Presentation is loading. Please wait.

Presentation is loading. Please wait.

Chapter 4: Threads. 4.2 Silberschatz, Galvin and Gagne ©2005 AE4B33OSS Chapter 4: Threads Overview Multithreading Models Threading Issues Pthreads Windows.

Similar presentations


Presentation on theme: "Chapter 4: Threads. 4.2 Silberschatz, Galvin and Gagne ©2005 AE4B33OSS Chapter 4: Threads Overview Multithreading Models Threading Issues Pthreads Windows."— Presentation transcript:

1 Chapter 4: Threads

2 4.2 Silberschatz, Galvin and Gagne ©2005 AE4B33OSS Chapter 4: Threads Overview Multithreading Models Threading Issues Pthreads Windows XP Threads Linux Threads Java Threads

3 4.3 Silberschatz, Galvin and Gagne ©2005 AE4B33OSS Single and Multithreaded Processes

4 4.4 Silberschatz, Galvin and Gagne ©2005 AE4B33OSS Benefits Responsiveness Resource Sharing Economy Utilization of MP Architectures

5 4.5 Silberschatz, Galvin and Gagne ©2005 AE4B33OSS User Threads Thread management done by user-level threads library Three primary thread libraries: POSIX Pthreads Win32 threads Java threads

6 4.6 Silberschatz, Galvin and Gagne ©2005 AE4B33OSS Kernel Threads Supported by the Kernel Examples Windows XP/2000 Solaris Linux Tru64 UNIX Mac OS X

7 4.7 Silberschatz, Galvin and Gagne ©2005 AE4B33OSS Multithreading Models Many-to-One One-to-One Many-to-Many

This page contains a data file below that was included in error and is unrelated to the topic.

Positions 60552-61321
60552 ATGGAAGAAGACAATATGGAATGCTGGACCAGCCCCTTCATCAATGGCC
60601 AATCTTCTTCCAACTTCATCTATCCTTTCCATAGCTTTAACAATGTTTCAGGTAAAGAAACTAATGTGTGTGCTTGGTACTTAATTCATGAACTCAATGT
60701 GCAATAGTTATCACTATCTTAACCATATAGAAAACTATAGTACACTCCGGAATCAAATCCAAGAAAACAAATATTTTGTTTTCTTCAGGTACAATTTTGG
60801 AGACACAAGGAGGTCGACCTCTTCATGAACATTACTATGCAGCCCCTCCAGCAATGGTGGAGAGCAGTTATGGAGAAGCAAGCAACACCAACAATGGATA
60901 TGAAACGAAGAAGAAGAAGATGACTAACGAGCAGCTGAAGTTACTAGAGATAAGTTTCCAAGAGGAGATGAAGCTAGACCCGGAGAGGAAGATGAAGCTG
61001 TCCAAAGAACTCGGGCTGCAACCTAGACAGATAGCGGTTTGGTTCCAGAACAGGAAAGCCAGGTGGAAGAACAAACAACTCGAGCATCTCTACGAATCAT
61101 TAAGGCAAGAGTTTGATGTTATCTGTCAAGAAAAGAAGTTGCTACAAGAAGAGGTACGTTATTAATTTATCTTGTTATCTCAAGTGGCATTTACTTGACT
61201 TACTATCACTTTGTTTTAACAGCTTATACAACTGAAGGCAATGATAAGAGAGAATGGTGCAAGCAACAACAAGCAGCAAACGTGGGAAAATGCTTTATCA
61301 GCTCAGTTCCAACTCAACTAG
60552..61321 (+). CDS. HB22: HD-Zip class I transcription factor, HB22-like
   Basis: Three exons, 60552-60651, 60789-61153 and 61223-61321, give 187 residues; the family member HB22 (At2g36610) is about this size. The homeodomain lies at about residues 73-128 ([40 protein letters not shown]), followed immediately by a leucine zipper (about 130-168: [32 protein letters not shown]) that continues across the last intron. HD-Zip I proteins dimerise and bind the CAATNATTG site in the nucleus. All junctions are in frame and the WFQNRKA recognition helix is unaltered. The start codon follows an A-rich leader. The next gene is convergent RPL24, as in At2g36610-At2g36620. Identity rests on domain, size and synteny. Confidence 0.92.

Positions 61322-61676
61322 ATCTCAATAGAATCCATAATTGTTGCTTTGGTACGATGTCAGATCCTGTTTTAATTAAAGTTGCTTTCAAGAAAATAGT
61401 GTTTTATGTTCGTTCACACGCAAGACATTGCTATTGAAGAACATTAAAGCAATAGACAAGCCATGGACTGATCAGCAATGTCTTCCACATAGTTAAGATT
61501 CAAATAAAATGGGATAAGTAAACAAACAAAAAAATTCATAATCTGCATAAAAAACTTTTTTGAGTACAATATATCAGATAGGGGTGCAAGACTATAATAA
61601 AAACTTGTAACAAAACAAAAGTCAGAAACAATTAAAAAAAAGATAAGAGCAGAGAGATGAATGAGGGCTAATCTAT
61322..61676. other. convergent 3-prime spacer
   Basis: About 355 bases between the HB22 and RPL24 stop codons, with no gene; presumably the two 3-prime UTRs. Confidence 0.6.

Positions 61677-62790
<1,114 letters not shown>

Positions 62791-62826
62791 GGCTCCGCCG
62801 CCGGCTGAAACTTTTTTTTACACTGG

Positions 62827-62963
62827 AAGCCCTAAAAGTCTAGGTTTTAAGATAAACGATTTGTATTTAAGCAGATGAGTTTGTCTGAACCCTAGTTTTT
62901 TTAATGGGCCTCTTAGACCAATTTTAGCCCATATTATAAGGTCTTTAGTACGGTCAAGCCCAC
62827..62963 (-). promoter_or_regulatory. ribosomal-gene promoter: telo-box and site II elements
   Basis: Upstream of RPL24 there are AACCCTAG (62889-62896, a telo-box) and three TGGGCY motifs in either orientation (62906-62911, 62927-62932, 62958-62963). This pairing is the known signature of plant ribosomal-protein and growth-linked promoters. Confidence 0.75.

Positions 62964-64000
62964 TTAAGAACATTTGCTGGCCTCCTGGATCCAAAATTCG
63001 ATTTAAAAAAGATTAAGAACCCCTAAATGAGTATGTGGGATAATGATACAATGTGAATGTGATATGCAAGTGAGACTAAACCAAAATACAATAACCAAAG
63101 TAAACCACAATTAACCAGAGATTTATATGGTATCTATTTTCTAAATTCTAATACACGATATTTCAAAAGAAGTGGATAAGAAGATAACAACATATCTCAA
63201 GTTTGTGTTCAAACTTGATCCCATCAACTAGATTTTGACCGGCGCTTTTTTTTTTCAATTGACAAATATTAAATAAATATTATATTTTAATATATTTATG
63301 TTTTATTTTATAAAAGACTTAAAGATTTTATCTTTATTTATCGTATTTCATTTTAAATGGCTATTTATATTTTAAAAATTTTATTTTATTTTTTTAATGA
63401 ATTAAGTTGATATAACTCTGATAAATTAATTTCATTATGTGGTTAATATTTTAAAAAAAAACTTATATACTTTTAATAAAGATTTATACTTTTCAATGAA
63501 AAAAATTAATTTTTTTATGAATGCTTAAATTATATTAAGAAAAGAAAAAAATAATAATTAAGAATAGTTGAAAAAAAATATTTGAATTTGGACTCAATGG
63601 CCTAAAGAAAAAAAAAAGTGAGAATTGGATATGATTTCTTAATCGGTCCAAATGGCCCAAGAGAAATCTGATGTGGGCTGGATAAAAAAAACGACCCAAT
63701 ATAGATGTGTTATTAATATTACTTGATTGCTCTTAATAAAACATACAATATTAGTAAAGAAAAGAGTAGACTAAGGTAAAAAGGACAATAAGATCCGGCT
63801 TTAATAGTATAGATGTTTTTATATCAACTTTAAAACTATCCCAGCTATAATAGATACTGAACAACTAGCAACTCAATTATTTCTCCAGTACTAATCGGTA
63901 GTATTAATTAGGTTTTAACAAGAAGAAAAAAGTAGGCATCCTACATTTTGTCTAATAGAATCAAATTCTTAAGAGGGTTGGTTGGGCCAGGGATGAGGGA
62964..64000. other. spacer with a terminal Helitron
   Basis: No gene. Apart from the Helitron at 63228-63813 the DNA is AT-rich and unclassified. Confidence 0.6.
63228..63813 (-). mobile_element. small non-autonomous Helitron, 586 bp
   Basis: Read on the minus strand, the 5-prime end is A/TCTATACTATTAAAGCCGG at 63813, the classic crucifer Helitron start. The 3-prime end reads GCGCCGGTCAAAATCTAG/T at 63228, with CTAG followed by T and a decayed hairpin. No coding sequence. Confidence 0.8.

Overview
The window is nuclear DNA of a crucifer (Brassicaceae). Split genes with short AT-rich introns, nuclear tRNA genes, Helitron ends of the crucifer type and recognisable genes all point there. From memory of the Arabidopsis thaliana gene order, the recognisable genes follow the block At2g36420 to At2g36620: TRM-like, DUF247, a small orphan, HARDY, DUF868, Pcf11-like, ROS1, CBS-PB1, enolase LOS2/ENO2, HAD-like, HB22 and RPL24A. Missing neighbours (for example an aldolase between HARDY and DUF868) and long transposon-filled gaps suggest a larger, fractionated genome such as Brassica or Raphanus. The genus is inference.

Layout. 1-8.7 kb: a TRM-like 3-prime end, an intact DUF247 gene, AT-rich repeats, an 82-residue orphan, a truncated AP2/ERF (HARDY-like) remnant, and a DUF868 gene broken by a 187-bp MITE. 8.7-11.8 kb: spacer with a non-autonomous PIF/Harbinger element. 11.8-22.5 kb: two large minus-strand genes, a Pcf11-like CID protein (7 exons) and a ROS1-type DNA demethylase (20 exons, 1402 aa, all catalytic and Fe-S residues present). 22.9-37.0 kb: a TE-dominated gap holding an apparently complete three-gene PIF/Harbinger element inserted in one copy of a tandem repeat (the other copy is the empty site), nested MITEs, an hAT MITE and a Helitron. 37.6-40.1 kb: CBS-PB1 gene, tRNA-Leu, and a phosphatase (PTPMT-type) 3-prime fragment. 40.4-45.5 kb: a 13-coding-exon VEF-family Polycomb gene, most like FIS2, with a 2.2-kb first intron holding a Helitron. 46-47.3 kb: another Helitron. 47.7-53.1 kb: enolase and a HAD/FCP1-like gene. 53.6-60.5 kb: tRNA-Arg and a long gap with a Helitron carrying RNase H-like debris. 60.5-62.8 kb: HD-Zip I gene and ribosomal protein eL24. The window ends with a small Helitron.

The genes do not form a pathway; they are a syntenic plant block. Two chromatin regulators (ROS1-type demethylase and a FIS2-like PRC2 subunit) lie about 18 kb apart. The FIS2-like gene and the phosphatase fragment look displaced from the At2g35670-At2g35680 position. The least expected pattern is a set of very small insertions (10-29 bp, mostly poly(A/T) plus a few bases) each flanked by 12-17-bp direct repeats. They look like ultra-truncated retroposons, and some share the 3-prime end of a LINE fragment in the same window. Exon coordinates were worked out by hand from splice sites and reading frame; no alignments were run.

8 4.8 Silberschatz, Galvin and Gagne ©2005 AE4B33OSS Many-to-One Many user-level threads mapped to single kernel thread Examples: Solaris Green Threads GNU Portable Threads

9 4.9 Silberschatz, Galvin and Gagne ©2005 AE4B33OSS Many-to-One Model

10 4.10 Silberschatz, Galvin and Gagne ©2005 AE4B33OSS One-to-One Each user-level thread maps to kernel thread Examples Windows NT/XP/2000 Linux Solaris 9 and later

11 4.11 Silberschatz, Galvin and Gagne ©2005 AE4B33OSS One-to-one Model

12 4.12 Silberschatz, Galvin and Gagne ©2005 AE4B33OSS Many-to-Many Model Allows many user level threads to be mapped to many kernel threads Allows the operating system to create a sufficient number of kernel threads Solaris prior to version 9 Windows NT/2000 with the ThreadFiber package

13 4.13 Silberschatz, Galvin and Gagne ©2005 AE4B33OSS Many-to-Many Model

14 4.14 Silberschatz, Galvin and Gagne ©2005 AE4B33OSS Two-level Model Similar to M:M, except that it allows a user thread to be bound to kernel thread Examples IRIX HP-UX Tru64 UNIX Solaris 8 and earlier

15 4.15 Silberschatz, Galvin and Gagne ©2005 AE4B33OSS Two-level Model

16 4.16 Silberschatz, Galvin and Gagne ©2005 AE4B33OSS Threading Issues Semantics of fork() and exec() system calls Thread cancellation Signal handling Thread pools Thread specific data Scheduler activations

17 4.17 Silberschatz, Galvin and Gagne ©2005 AE4B33OSS Semantics of fork() and exec() Does fork() duplicate only the calling thread or all threads?

18 4.18 Silberschatz, Galvin and Gagne ©2005 AE4B33OSS Thread Cancellation Terminating a thread before it has finished Two general approaches: Asynchronous cancellation terminates the target thread immediately Deferred cancellation allows the target thread to periodically check if it should be cancelled